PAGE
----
It was easier not to try. It was safer not to unearth everything that was wrong. It was less painful to not sort it all out. I’m getting better, but it is an uphill climb and the people around me are tired, too. Instead of mustered smiles and toughened exterior, I am raw nerves and bare emotions. It is good. It is better. But it is a mess. It is a step, a phase, a season in the process. I can’t stop. Or turn back. I have to go forward. I have to believe there is peace on the other side of this. That there is rest. And a reprieve from the feelings. There are too many of them. The spectrum of emotions is devastatingly broad and overwhelming.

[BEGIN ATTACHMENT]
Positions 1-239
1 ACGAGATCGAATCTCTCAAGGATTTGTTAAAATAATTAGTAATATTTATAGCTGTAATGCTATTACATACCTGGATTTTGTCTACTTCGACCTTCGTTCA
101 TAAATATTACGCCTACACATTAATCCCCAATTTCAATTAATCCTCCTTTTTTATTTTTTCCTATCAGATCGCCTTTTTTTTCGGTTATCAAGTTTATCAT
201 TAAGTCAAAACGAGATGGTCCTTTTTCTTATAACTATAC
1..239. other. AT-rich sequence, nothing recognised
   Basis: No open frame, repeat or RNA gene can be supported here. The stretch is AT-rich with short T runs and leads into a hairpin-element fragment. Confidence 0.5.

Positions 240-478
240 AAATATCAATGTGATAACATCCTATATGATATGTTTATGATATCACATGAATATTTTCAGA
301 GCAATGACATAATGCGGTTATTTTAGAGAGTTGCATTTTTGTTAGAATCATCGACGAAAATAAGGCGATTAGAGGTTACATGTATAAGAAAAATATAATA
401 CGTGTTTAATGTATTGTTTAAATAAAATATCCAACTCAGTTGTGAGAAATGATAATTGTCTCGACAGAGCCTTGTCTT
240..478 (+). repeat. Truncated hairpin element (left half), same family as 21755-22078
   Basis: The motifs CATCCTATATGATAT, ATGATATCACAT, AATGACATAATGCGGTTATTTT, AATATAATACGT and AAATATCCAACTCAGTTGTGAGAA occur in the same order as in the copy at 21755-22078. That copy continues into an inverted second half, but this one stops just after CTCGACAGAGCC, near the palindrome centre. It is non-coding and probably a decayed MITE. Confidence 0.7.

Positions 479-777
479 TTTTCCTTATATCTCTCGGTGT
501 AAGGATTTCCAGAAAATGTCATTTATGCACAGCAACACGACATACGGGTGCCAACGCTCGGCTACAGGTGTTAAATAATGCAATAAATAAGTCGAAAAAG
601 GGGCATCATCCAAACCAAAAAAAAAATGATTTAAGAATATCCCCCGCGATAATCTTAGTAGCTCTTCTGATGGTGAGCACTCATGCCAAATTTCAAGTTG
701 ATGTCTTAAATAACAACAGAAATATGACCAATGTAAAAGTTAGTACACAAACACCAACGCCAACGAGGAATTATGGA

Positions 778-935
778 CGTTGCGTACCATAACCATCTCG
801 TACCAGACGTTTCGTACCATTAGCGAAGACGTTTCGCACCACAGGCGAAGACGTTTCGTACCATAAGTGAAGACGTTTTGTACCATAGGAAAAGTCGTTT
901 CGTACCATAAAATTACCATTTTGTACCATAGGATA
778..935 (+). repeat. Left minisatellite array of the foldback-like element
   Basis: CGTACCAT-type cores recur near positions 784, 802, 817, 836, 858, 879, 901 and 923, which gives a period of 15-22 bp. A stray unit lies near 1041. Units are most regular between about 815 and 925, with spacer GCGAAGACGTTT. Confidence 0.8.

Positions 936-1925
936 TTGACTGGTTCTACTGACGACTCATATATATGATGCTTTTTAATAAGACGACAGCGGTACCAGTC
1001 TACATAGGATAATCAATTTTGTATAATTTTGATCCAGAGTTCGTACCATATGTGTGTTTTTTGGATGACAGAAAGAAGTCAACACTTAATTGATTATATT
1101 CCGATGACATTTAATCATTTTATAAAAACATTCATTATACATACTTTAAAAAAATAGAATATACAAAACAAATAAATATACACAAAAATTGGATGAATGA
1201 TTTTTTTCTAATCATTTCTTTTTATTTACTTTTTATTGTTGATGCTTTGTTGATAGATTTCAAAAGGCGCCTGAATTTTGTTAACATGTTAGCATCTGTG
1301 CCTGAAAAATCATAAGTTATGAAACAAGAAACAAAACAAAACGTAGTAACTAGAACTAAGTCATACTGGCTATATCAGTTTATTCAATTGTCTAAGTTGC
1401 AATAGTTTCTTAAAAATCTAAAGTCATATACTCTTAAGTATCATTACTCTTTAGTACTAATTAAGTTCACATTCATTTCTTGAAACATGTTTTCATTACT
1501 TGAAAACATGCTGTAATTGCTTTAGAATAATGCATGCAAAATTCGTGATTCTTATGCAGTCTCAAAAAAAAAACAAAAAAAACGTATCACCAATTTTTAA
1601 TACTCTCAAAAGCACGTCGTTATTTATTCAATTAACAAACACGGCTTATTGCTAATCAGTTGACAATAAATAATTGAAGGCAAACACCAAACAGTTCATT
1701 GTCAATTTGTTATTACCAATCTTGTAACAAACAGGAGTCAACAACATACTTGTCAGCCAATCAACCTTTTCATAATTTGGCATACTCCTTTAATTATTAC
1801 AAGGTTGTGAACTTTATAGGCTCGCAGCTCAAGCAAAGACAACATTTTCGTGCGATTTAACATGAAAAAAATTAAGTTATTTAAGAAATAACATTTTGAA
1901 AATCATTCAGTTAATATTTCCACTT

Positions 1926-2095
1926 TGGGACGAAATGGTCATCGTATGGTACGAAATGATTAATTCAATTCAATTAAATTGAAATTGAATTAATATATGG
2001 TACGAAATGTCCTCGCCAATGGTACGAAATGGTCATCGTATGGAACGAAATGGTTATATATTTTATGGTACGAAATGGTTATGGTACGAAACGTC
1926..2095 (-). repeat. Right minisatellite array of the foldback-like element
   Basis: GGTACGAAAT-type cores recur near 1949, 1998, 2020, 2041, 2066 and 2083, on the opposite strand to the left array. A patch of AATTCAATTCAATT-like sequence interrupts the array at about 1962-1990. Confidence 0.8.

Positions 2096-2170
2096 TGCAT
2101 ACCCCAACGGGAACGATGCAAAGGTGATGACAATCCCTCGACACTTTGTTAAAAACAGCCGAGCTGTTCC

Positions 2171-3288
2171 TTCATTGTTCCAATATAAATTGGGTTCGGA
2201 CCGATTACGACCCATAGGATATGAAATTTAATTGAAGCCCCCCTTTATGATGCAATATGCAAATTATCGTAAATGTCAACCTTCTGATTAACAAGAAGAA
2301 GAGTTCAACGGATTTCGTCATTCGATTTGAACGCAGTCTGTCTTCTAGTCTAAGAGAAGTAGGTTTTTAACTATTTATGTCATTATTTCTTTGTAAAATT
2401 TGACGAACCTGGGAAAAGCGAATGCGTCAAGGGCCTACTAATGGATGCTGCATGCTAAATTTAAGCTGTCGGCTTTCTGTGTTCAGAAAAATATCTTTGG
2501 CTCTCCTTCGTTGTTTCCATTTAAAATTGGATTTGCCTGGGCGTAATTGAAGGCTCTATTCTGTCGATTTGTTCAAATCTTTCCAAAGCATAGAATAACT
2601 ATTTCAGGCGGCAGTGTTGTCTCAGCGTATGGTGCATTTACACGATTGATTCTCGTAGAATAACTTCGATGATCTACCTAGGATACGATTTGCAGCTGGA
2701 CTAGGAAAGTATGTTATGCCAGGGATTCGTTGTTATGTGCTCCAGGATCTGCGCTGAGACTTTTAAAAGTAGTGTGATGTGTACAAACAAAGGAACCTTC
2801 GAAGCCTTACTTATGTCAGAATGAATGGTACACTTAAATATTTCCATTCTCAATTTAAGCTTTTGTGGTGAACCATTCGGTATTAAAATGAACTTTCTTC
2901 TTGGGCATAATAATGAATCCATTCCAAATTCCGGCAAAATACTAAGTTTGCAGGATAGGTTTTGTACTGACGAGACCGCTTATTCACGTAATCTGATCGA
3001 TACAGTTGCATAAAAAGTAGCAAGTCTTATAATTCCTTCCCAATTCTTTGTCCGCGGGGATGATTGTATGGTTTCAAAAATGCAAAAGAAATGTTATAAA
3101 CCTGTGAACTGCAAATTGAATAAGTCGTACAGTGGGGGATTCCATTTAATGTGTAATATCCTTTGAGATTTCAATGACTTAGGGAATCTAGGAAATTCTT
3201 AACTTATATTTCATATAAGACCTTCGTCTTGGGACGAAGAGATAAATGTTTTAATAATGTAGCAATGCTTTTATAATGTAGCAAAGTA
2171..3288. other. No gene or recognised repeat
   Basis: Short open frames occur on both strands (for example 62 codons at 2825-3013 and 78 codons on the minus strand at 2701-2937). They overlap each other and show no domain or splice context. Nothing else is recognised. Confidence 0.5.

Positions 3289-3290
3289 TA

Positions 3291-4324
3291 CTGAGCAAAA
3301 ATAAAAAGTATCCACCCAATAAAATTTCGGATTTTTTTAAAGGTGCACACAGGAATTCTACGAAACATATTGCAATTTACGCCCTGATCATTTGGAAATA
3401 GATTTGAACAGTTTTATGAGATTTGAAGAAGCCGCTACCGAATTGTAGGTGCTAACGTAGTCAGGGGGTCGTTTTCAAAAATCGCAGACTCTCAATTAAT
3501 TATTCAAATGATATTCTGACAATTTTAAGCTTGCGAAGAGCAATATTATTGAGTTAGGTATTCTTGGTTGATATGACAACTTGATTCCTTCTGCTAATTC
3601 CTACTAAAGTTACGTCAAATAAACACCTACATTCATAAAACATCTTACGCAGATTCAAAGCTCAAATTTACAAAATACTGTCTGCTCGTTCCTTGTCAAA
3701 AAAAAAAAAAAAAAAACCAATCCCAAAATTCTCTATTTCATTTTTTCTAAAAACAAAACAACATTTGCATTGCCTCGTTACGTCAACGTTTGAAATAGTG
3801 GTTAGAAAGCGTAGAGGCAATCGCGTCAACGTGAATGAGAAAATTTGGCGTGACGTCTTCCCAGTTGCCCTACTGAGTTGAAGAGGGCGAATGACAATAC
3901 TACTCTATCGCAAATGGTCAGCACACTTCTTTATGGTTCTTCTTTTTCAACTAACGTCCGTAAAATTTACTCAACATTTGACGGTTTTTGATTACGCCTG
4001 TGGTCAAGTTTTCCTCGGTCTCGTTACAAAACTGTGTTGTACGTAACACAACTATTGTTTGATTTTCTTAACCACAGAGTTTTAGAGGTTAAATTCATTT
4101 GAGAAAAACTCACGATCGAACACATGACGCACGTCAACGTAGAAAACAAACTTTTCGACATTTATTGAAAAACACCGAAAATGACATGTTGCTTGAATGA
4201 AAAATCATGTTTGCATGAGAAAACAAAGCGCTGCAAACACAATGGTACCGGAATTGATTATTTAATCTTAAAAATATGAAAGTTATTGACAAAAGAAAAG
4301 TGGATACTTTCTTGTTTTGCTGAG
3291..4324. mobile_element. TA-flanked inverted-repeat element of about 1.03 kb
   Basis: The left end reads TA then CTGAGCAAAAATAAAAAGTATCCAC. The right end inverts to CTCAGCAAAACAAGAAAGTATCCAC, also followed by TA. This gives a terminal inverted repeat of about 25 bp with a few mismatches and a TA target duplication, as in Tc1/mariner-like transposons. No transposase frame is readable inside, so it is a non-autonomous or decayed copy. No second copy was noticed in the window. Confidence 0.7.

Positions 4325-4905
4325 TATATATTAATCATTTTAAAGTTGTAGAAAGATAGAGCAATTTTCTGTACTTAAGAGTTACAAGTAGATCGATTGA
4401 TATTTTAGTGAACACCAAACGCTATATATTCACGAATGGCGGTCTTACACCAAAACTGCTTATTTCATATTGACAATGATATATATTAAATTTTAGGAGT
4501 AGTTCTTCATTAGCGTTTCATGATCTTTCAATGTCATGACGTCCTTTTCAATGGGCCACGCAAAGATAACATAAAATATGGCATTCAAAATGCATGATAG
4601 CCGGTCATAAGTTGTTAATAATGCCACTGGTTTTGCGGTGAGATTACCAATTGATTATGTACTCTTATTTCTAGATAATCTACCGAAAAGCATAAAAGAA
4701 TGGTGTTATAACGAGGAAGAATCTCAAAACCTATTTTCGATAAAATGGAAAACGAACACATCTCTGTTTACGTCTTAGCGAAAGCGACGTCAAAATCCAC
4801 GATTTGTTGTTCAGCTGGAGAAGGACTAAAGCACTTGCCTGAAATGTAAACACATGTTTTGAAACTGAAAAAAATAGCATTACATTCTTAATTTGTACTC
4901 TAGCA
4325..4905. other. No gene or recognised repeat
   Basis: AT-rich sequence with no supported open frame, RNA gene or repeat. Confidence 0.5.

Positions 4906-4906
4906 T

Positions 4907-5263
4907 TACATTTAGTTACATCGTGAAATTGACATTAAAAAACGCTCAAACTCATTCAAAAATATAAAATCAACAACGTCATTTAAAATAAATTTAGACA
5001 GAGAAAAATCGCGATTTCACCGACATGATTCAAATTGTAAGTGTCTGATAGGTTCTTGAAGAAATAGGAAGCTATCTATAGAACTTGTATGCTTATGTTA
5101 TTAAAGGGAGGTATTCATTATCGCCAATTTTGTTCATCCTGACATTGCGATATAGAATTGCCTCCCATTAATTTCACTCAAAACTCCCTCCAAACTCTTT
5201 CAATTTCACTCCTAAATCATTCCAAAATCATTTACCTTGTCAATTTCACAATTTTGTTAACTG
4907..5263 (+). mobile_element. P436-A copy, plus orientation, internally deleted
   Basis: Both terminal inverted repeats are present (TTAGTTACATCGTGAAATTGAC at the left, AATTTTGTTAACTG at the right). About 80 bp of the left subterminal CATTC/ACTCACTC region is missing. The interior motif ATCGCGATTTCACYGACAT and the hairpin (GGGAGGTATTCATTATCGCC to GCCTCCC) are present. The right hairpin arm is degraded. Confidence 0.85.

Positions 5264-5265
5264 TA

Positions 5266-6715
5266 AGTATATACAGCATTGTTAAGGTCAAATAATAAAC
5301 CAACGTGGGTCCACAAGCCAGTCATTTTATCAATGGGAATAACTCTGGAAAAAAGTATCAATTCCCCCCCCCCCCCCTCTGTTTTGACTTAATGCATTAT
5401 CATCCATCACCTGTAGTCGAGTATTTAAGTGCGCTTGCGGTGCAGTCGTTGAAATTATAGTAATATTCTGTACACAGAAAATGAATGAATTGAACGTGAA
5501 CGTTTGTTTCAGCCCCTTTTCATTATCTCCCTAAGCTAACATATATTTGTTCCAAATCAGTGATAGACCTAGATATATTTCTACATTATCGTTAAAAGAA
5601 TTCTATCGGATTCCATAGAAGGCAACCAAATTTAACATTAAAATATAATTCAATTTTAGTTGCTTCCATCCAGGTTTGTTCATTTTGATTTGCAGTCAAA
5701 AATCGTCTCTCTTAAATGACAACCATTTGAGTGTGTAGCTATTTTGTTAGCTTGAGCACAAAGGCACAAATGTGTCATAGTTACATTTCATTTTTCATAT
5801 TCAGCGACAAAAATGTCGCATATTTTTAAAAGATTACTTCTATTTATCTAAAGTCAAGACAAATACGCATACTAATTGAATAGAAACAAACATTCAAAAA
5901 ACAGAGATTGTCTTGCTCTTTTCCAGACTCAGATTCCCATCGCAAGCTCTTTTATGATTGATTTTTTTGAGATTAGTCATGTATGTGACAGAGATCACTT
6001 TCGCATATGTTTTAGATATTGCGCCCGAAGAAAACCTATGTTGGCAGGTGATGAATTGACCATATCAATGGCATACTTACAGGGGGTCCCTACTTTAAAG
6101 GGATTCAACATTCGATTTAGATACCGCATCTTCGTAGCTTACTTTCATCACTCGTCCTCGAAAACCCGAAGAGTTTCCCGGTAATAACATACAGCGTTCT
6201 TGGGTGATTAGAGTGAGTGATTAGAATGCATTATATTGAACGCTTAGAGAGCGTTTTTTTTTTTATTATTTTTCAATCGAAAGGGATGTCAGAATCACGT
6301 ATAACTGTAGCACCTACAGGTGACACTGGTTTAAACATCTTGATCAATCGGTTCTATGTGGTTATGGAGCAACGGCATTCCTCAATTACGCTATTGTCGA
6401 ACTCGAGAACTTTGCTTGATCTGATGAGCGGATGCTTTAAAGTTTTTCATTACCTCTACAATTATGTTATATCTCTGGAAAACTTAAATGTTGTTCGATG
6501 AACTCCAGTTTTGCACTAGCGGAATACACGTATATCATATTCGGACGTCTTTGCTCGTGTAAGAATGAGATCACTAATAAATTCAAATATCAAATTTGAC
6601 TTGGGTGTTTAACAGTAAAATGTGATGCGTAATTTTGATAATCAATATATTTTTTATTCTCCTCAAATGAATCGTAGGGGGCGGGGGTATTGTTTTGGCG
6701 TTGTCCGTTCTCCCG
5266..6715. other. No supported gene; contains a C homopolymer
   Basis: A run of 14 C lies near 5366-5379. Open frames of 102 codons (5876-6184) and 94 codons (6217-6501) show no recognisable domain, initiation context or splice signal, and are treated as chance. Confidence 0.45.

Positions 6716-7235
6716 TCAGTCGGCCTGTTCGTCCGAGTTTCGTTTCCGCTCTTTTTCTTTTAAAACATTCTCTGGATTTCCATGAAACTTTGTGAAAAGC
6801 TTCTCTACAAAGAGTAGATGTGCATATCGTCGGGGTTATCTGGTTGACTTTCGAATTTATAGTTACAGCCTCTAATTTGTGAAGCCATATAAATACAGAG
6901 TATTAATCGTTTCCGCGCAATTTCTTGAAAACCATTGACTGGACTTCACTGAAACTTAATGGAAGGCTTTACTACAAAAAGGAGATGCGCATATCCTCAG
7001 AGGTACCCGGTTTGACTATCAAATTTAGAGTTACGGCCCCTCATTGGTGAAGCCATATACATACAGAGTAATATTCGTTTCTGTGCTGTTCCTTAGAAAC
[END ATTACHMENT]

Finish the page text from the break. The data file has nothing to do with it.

I’m adrift at sea. On an ocean that is taking me somewhere good, but the gale force of the storm that is propelling me along has been threatening to capsize me.
Be my anchor. Like Peter cried to You, “Save me! I’m sinking!”
I hang on by white-knuckled fingers. You will not let me fall.
It’s really not. That’s been happening for a while now. There’s not hate. Or desire for revenge. There is some anger. Tears. A lot of confusion and questions, especially now that I have and love children of my own.
But it’s not really about forgiveness.
It’s about rewiring the circuitry.
I get that it’s broken. I’ve moved on from that. I’ve moved on from blaming. I’ve moved on to seeking out healing.
Well-meaning people keep saying things like “forgive, so they don’t have the power to hurt you anymore”. I know you mean well. Please just hug me instead, or don’t judge my unfinishedness. That’s the lovingest thing you can do.